With the outbreak of war in Israel, an attempt at peace seems difficult if not impossible. And yet we pray, make the effort, and try. Such is the case in all we do, right?
Attempt: to essay, make an effort to achieve or complete something difficult
Last month, another rejection email showed up in my inbox. “While we are grateful for the opportunity to read this piece and appreciate your interest in our journal, it is not a good fit for us at this time,” the editor wrote. Nice attempt but no trophy.
As I’ve written previously, submitting an essay for publication is like auditioning, say for American Idol. “Will the judge like the genre, style, my voice?” you wonder. Given the volume of submissions that first, second, and third tier publications receive—hundreds even thousands—getting published can seem as likely as winning a coveted spot on national TV. With these odds, why do writers keep writing? Why do singers, dancers, and actors keep auditioning, making the attempt? Why do undrafted athletes show up for walk-on tryouts? Just that. The Try. Even if you win the trophy, that coveted spot, all that means is: more try. And having another crack at the try is where the fun is. For me, it’s working on my craft then submitting for the trophy. And in December 2022, it happened.
“I appreciate your submission of Wisdom Builds Her House, and I’m excited to let you know that we’re interested in publishing your book under Brandylane Publishers/Belle Isle Books’ cooperative program. Congratulations! We receive hundreds of submissions each year, but we select only 40-50 books a year for publication.”
My book is due out next summer; here is the book cover.
Attempt: an act of trying to achieve something we aspire to
At church, I have the honor of reading scripture, playing flute with the Worship Team, singing with the choir, teaching Sunday School, and serving on the Women’s Ministry team. In all endeavors, I do pretty well, but not always—and that’s a good thing.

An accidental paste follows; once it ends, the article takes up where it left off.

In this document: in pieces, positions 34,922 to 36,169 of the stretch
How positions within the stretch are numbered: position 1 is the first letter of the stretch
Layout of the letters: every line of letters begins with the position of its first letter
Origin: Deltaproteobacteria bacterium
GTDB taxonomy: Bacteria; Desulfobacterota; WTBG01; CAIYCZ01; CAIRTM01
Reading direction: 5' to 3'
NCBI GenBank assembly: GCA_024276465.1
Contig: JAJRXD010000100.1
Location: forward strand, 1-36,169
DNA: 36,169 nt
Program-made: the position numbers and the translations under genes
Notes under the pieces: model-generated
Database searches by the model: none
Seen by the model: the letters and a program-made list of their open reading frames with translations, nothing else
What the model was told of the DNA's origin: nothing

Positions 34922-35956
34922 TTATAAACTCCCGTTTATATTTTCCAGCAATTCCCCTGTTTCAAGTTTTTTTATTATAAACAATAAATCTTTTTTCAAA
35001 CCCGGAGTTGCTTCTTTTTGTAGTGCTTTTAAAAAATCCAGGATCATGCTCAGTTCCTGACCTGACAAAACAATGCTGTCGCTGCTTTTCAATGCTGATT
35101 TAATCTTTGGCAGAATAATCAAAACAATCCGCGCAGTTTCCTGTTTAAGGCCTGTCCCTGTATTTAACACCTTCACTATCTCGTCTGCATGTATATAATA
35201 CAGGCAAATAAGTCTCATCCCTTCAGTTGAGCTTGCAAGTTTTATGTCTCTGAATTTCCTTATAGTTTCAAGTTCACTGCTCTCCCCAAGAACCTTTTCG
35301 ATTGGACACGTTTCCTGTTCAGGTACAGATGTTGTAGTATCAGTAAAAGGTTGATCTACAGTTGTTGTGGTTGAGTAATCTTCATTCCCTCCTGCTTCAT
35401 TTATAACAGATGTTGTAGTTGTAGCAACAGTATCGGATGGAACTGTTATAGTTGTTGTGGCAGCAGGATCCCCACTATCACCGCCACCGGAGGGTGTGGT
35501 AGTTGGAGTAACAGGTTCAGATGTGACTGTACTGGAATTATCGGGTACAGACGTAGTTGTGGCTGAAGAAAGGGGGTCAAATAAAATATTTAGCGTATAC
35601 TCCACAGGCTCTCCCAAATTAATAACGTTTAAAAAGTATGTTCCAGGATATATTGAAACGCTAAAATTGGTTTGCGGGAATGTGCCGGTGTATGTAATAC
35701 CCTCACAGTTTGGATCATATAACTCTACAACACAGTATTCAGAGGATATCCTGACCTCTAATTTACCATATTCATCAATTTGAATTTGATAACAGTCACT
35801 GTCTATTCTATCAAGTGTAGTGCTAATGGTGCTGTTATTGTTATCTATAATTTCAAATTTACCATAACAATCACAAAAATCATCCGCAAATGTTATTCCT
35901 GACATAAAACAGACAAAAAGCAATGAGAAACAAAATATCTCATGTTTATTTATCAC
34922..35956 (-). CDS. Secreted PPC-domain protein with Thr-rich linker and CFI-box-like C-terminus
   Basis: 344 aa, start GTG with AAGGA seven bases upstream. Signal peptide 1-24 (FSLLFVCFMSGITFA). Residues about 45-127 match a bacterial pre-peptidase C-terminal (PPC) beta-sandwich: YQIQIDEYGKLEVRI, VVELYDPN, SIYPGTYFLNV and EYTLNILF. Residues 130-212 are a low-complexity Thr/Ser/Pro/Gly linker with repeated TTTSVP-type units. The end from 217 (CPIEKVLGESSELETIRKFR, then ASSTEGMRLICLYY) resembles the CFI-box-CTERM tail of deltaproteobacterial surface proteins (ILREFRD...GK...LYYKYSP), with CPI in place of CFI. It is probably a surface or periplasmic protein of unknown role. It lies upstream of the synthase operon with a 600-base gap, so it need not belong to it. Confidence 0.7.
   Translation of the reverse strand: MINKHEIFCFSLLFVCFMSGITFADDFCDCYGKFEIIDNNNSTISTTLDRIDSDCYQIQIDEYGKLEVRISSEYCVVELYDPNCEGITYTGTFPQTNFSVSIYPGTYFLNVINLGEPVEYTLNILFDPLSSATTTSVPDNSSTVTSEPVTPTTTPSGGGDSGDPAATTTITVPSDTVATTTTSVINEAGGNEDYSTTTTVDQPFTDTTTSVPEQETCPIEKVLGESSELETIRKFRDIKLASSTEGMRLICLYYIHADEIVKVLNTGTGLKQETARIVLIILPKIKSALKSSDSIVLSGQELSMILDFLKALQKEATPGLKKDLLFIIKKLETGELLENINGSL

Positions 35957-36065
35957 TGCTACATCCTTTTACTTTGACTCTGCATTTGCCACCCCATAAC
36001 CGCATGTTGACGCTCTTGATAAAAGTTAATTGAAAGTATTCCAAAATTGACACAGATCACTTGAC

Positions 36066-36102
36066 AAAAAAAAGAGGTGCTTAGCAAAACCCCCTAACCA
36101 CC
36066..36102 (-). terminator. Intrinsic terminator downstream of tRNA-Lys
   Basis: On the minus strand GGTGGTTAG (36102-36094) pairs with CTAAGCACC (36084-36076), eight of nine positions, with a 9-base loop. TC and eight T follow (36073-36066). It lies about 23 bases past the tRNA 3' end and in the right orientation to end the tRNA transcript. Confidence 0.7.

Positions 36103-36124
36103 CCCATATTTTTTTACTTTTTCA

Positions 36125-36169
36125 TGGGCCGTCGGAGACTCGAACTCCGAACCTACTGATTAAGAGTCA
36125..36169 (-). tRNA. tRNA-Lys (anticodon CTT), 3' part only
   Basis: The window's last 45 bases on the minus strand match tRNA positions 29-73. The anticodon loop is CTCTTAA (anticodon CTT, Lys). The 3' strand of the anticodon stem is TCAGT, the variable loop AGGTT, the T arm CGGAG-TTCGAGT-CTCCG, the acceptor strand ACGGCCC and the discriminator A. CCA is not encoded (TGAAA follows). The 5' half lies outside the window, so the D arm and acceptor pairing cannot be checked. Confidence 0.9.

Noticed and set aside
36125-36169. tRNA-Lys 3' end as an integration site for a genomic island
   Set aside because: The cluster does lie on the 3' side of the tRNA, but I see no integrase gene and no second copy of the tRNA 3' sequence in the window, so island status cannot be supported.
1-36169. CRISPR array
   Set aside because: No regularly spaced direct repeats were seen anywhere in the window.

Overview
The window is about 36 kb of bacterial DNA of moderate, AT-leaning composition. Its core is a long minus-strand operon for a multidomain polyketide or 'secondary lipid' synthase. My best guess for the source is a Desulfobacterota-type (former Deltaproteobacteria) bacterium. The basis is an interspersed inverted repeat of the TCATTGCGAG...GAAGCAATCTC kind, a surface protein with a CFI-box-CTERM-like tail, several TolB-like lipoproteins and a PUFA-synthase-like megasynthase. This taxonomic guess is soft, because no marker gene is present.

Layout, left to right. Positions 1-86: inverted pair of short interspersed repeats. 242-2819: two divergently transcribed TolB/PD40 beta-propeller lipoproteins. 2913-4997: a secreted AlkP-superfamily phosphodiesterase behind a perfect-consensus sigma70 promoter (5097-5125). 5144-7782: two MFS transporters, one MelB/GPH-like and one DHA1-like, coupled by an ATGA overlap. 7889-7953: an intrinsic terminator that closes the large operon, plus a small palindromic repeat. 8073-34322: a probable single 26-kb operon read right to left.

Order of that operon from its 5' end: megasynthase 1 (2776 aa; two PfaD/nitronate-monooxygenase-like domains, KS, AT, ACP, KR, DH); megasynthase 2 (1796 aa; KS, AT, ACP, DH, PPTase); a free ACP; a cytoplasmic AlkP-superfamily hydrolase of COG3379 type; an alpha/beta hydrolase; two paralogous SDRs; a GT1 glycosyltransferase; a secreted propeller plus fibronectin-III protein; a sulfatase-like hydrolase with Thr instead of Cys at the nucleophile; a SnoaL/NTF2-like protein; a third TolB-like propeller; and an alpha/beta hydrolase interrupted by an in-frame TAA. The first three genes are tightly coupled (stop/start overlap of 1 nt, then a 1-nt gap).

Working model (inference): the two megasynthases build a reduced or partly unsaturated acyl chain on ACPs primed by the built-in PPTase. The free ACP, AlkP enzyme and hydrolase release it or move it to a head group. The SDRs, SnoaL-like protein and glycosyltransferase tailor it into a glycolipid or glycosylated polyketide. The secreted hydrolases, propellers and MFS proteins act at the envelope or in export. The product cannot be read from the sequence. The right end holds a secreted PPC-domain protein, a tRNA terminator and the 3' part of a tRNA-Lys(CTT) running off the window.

From an essay-lecture written by Jorge Luis Borges titled “Blindness.” “Everything that happens, including humiliations, embarrassments, misfortunes, all have been given like clay, like material for one’s art. One must accept it. For this reason I speak in a poem of the ancient food of heroes: humiliation, unhappiness, discord. Those things are given to us to transform, so that we may make from the miserable circumstances of our lives things that are eternal, or aspire to be so.”
When the Spirit breathes life into us, we receive gifts to use for a purpose. The act of suffering humiliating failures and growing from them is all part of our attempt to pass through the narrow gate.
Attempt: to try—or not
But here’s the irony. If we try to hang on to our own selfish ways of living and doing things, we lose. If we give it away, we preserve or keep it. And if we attempt to hang on to and maintain control of our life, we lose it.
Here’s what Luke recorded about Jesus’ lesson: Whoever tries to keep their life will lose it, and whoever loses their life will preserve it. –Luke 17:33 NIV
The gospel teaches me that I do not own my self. God lends us to ourselves. Then we must return everything to our Creator. No attempt, no try, just the truth.
Linkup with Five Minute Friday: https://fiveminutefriday.com/2023/10/05/fmf-writing-prompt-link-up-attempt/
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